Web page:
Symbolic meanings of the color Blue:
- Truth and the Intellect
- Piety and Contemplation
Blue is the color of the Heavens and is related to the fifth Chakra. Blue is traditionally worn by the Virgin Mary, the very embodiment of all the qualities described above. Whereas the reds, oranges and yellows carry with them a carnival atmosphere, blue is more sober, even somber despite its many variations.
If we’re “feeling blue” then we’re depressed or melancholy. And yet the bluebird is a universal symbol for happiness. The color has even given its name to a rich vein of music. The “blues” actually refers to “blue notes.” These are notes, either sung or played, that are pitched down a little for expressive purposes. An example is Billie Holiday’s heartbreaking rendition of “Strange Fruit.”
There’s something cool and detached about blue that gives rise to its reputation for spirituality and chastity. Above all blue is the color of the sky. Like the sky, blue is infinitely spacious. It contains everything, and yet contains nothing. The color is therefore associated with ideas of eternity.
In Jewish tradition the city of Luz, where the Immortals live, is also called The Blue City. Similarly, the mythical sacred mountain of the Hindus, Mount Meru, is constructed entirely of sapphire on its southern face and it’s this that is said to tinge the skies with blue.
To put any color out of context can have an alienating and often frightening effect. Knowing this, early British warriors daubed themselves in woad. These blue-skinned savages must have been an alarming sight for Roman soldiers.
To do something “once in a blue moon” is to do it very rarely. The phrase refers to the appearance of a second full moon within a calendar month, which actually happens about every thirty-two months.
Members of the aristocracy or the royalty are described as having “blue blood,” but why? The phrase originated with the Spanish, sangre azul, and refers to the pale-skinned Castilian ruling classes who prided themselves on never having interbred with darker-skinned races. Therefore, their blue veinous blood was plainly visible underneath the surface of their skin. There’s even a particular shade of blue that is meant to represent this color, called Royal Blue.
Blue is one aspect of the Hindu legend of Krishna that has remain unchanged through time and geography. We look at what this “blue magic” is all about, and why even Krishna’s sworn enemies were irresistibly drawn to it.
Blue is the color of all-inclusiveness. You will see in the existence, anything that is vast and beyond your perception generally tends to be blue, whether it is the ocean or the sky. Anything which is larger than your perception tends to be blue because blue is the basis of all-inclusiveness. It is based on this that so many gods in India are shown as blue-skinned. Shiva has a blue skin, Krishna has a blue skin, Rama has a blue skin. It is not that their skin was blue. They were referred to as blue gods because they had a blue aura.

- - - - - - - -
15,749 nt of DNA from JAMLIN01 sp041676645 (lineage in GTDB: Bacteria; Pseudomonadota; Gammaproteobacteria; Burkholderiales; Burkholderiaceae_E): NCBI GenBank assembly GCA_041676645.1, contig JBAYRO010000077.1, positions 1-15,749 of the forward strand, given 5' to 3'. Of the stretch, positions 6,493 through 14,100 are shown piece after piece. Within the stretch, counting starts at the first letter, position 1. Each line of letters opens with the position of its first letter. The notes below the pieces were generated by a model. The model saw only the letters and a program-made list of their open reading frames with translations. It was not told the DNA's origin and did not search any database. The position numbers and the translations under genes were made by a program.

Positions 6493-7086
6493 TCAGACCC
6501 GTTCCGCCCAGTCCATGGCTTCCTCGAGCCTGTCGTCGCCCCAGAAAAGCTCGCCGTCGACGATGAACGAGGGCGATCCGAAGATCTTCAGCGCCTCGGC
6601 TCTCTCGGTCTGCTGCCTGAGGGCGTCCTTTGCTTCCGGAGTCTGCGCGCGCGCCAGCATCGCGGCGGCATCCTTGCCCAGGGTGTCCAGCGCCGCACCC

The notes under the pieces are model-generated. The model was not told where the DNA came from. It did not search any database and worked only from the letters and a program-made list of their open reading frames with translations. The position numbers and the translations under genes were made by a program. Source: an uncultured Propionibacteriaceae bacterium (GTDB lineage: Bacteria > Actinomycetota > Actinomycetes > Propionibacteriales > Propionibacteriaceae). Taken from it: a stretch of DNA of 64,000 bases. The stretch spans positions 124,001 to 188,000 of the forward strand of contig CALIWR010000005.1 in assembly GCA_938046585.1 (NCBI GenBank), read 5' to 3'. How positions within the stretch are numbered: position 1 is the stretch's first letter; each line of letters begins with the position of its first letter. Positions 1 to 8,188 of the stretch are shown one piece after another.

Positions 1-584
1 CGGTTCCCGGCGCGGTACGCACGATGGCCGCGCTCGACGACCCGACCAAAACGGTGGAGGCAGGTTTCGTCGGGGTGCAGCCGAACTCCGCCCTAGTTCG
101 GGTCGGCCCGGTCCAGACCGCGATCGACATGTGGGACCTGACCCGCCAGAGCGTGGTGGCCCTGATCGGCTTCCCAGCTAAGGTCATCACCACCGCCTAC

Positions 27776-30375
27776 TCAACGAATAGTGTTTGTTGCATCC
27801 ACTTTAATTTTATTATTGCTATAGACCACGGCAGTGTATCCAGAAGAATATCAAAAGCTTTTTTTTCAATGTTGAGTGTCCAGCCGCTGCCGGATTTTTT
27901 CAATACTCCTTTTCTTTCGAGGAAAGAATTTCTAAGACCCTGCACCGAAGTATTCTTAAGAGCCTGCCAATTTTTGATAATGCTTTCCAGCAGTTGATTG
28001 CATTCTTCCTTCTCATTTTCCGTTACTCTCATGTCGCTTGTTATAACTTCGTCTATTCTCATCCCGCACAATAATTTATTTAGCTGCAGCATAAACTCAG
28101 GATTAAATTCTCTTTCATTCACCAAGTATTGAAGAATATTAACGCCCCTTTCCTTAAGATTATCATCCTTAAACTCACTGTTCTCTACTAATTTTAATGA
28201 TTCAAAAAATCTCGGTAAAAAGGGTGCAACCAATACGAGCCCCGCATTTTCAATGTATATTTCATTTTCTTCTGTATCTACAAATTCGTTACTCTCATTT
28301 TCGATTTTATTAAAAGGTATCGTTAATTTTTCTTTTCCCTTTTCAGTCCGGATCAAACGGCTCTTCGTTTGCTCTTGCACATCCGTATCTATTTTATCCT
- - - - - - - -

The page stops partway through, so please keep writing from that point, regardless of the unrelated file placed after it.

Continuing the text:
Other meanings associated with the color blue:
- Navy blue and white, when used together, often represents sailing, and sailors.
- The saying “out of the blue” is used in reference to something unexpected.
- The expression “singing the blues” references a person who is complaining about their circumstances.
- The phrase “true blue” stands for someone who is loyal, trustworthy, and faithful.
- The saying “baby blues” is used to describe the sadness that women feel after giving birth. It is often used in reference to post-partum depression.
- A “blue ribbon” represents the best, first place, top prize, or number one.
- The expression “into the blue” means entering the unknown or uncertainty, not knowing what you’re walking into.
- The phrase “blue Monday” means feeling sad, often the feelings experienced when the weekend is over and the workweek begins.
- The term “blue laws” refers to laws that were originally passed to enforce specific moral standards.
- The saying “blue language” refers to using profanity.
- The “Bluebook” is known as a register of people of significance in social standing. Later, the term Bluebook was adapted by the car industry as the name of the registry listing vehicle values.
Collected from various sources
… the power of the world always works in circles …
Effectively an expansion of the dot, the circle represents the spirit and the cosmos. Further, the circle itself is constructed from “some thing” (the unbroken line) and “no thing” (the space inside and outside this line). Therefore the circle unifies spirit and matter. The structure itself has great strength – think of the cylindrical shape of a lighthouse, built that way in order to withstand the fiercest attack by a stormy sea.
The physical and spiritual strength of this symbol are there because the perfect circle has no beginning and no end; it is unassailable. This power is why the circle is used in magickal practices such as spell-casting. The magick circle creates a fortress of psychic protection, a physical and spiritual safe haven where unwanted or uninvited entities cannot enter.
Hermes Trismegistus said of the circle:
God is a circle whose center is everywhere
and circumference is nowhere.
Where would ancient man have seen the most important circles? Obviously, in the Sun and the Moon. As the Sun, the circle is masculine, but when it is the Moon, it is feminine. Because the passage of time is marked by the journey of the Sun, Moon and stars in orbit around our Earth, the circle is a symbol of the passage of time. In this form, it commonly appears as the wheel.
Because the circle has no divisions and no sides, it is also a symbol of equality. King Arthur’s Round Table was the perfect piece of furniture for the fellowship of Knights who were each as important as each other. Similarly, the Dalai Lama has a “circular” Council.
Source: Encyclopedia of Secret Signs and Symbols